New FAR Rule Authorizes Suspension or Debarment for Contractors that Fail to Comply with Mandatory Disclosures; Extends Code of Business Ethics and Conduct Requirement to Commercial Item Contractors
The FAR councils issued today (November 12, 2008) a sweeping new final rule requiring Government contractors to disclose violations of Federal criminal law in connection with a Federal contract, violations of the civil False Claims Act, and significant overpayments on a contract. Contractors who knowingly fail to report these violations or overpayments when a principal officer or employee has "credible evidence" may face suspension or debarment. See 73 Fed. Reg. 67,064-67,093 (Nov. 12, 2008), available at http://www.pubklaw.com/facs/fac2005-28.pdf . The rule is effective December 12, 2008. The FAR councils believed that the new rule was necessary because although "[t]here is no doubt that mandatory disclosure is a 'sea change' and 'major departure' from voluntary disclosure . . . DoJ and the OIGs point out that the policy of voluntary disclosure has been largely ignored by contractors for the past 10 years."
In addition, the Final Rule extends the code of business ethics and conduct requirement in FAR Clause 52.203-13 to commercial item contracts and establishes minimum requirements for a contractor's internal control system also required by that clause, though commercial item contractors are still exempted from the internal control requirements. See also http://www.wileyrein.com/publication_newsletters.cfm?id=9&publication_id=13384 . The code of business ethics and conduct clause is also a mandatory flow-down for subcontractors. The final rule also amends the FAR to include "the contractor's record of integrity and business ethics" as relevant past performance information for future source selection purposes.
A. Potential Suspension or Debarment for Knowing Failure to Report
The most significant part of the final rule are provisions that create new bases for suspension or debarment in FAR 9.406-2 and 9.407-2, including:
(vi) Knowing failure by a principal, until 3 years after final payment on any Government contract awarded to the contractor, to timely disclose to the Government, in connection with the award, performance, or closeout of the contract or a subcontract thereunder, credible evidence of-
(A) Violation of Federal criminal law involving fraud, conflict of interest, bribery, or gratuity violations found in Title 18 of the United States Code;
(B) Violation of the civil False Claims Act (31 U.S.C. 3729-3733); or
(C) Significant overpayment(s) on the contract, other than overpayments resulting from contract financing payments as defined in 32.001.
In response to criticism of the initial proposed rule that knowledge of lower-level employees could be imputed too far up the corporate chain, the Final Rule defines "principal" to mean "an officer, director, owner, partner, or a person having primary management or supervisory responsibilities within a business entity."
In addition to the new suspension and debarment provisions, the Final Rule modified FAR Clause 52.203-13 to include a mandatory reporting requirement to the agency Office of Inspector General (with a copy to the contracting officer) any time that a Government contractor has "credible evidence" that a principal, employee, agent, or subcontractor of the contractor violated criminal law involving fraud, conflict of interest, bribery, or gratuity violations, or violated the False Claims Act. The "credible evidence" standard was intended to reflect a higher standard of knowledge than the "reasonable grounds to believe" that had been used in the initial proposed rule, and the FAR councils noted that the implication of this higher standard is "that the contractor will have the opportunity to take some time for preliminary examination of the evidence to determine its credibility before deciding to disclose to the Government."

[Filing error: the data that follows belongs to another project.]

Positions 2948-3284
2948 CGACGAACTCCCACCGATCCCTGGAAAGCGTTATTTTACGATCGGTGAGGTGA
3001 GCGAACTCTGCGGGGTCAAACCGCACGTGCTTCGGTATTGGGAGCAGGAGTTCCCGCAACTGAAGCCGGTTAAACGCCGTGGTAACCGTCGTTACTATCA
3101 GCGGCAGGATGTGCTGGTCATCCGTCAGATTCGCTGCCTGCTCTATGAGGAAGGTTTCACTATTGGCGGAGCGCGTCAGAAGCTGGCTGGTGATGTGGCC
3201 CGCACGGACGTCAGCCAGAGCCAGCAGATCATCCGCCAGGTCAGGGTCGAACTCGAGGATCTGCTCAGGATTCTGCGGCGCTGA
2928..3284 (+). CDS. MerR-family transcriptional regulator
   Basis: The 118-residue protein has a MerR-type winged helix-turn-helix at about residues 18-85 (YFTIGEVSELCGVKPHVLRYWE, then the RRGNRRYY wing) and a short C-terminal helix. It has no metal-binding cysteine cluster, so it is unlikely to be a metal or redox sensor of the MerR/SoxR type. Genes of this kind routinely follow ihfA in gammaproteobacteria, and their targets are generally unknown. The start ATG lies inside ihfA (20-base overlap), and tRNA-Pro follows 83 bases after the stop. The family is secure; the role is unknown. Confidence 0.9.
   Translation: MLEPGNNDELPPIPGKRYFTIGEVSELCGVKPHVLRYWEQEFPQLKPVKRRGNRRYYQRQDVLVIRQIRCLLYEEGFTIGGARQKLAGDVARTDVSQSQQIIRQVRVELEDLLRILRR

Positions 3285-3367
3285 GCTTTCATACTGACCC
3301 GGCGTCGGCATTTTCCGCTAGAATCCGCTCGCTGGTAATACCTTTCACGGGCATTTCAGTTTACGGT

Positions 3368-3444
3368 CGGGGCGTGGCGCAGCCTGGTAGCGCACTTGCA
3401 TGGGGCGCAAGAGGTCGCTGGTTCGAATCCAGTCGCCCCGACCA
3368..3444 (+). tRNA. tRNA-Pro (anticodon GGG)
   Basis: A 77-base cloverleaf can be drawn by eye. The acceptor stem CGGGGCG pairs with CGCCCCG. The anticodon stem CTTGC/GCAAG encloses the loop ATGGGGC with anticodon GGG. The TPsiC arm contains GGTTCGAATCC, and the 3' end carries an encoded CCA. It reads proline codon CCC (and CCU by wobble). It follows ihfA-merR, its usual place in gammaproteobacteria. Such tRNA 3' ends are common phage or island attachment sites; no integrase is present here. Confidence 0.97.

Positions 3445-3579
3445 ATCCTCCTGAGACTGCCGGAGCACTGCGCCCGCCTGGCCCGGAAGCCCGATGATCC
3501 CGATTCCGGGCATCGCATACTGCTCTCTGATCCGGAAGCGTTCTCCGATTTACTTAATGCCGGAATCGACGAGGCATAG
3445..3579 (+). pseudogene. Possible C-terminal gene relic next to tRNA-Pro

B. Code of Business Conduct and Ethics Extended to Commercial Item Contractors
The second major change in the Final Rule is the removal of an exception in FAR 3.1004 that exempted commercial item contracts and contracts being performed entirely "outside the United States" from the requirement that FAR Clause 52.203-13 be included in all contracts greater than $5 million with a period of performance greater than 120 days. This part of the rule was prompted by a June 2008 statutory requirement (P.L. 110-252, Title VI, Chap.1, "Close the Contractor Fraud Loophole Act."). Although commercial item contractors will remain exempt from the requirement to implement an "internal control system," see FAR 52.203-13(c), they will now have to maintain a written code of business ethics and conduct pursuant to FAR 52.203-13(b) if they hold a contract covered by FAR 3.1004(a). Although commercial item contractors will not be required to implement business ethics awareness and compliance programs, they will remain subject to the new suspension and debarment provisions discussed above.
C. Mandatory Internal Control System Requirements
Finally, the Final Rule implements new minimum requirements for the internal control system required by FAR 52.203-13(c). Previously, the FAR provided several "examples" of components contractors should consider for their internal control system, but the new rule identifies "minimum" requirements. These requirements include, among others, mandatory disclosure procedures, monitoring and auditing, and an internal reporting mechanism to detect criminal conduct.
These new rules are extensive and will likely impose new burdens on all Government contractors. Wiley Rein will soon prepare a more thorough analysis of this Final Rule, as well as its implications on the industry.